International desk – New Zealand’s Prime Minister John Key has announced that he will resign as prime minister.
Eight years in the job, John Key called it “the hardest decision I’ve ever made,”.
“I don’t know what I’ll do next,” the prime minister said, according to BBC .
Deputy Prime Minister Bill English is likely to take over until the National Party holds a caucus to choose a new premier.
Key, a popular leader, is stepping down at the request of his wife Bronagh, the New Zealand Herald reported.
He won a third term for the National Party at elections in September 2014. He said he would not be contesting the 2017 election.
Key made the announcement during his weekly press conference, citing family reasons for the surprise decision. He set a date of 12 December for the formal resignation.
He said his job required great sacrifices “from those who are dearest to me” and that his children had coped with “an extraordinary level of intrusion”.
“All I can say is that I gave it everything I had. I have left nothing in the tank.”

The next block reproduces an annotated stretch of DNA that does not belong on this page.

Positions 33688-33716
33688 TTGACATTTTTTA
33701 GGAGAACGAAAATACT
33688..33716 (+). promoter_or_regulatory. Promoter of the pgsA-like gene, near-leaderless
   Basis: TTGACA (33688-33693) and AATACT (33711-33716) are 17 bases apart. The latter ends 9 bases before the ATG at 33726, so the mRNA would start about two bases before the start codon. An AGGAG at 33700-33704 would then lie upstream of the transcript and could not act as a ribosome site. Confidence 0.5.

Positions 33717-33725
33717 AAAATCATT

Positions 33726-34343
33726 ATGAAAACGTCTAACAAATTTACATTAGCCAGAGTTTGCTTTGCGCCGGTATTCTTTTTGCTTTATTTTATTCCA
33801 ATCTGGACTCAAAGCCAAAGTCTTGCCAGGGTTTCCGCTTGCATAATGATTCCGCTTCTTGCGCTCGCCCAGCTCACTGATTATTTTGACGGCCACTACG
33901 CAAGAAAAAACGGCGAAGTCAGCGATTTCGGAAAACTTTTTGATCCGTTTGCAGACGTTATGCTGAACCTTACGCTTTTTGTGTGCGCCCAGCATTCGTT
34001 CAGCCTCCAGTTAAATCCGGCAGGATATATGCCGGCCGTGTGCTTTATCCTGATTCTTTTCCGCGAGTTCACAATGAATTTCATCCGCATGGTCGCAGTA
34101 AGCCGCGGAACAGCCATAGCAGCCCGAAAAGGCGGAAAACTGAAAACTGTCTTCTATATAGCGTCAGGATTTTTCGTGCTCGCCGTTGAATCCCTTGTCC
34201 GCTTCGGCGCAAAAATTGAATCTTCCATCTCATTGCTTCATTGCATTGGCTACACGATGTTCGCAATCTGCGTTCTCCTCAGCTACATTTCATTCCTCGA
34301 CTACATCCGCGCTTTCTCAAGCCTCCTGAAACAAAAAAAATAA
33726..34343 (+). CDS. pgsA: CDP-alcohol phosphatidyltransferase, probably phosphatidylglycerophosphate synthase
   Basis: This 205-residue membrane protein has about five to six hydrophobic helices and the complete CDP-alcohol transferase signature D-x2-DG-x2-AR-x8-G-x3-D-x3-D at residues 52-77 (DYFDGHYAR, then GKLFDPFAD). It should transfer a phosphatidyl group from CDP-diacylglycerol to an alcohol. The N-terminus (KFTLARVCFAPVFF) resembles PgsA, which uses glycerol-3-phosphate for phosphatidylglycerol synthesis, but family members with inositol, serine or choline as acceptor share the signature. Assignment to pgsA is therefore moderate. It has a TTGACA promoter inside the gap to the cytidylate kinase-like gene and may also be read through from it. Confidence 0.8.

Key, who was formerly at Merrill Lynch as a foreign exchange dealer, ended nine years of Labour Party rule in 2008 when he ousted Helen Clark as prime minister.
Labour leader Andrew Little tweeted: “John Key has served New Zealand generously and with dedication. I wish him and his family the best for the future.”
Green Party co-leader Meteria Turei also wished him well.
“I fought every day against John’s politics but always supported his right to be a dad and a husband first,” she tweeted.
Known by the local media as “Teflon John” because very little controversy has stuck to him during his time in office, Key is credited with steering New Zealand through the 2008 global economic crisis and out of recession.
He has sought to build closer ties with the US, taking a leading role in supporting President Barack Obama’s Trans Pacific Partnership (TPP) – a 12 country trade deal covering 40 per cent of the world economy.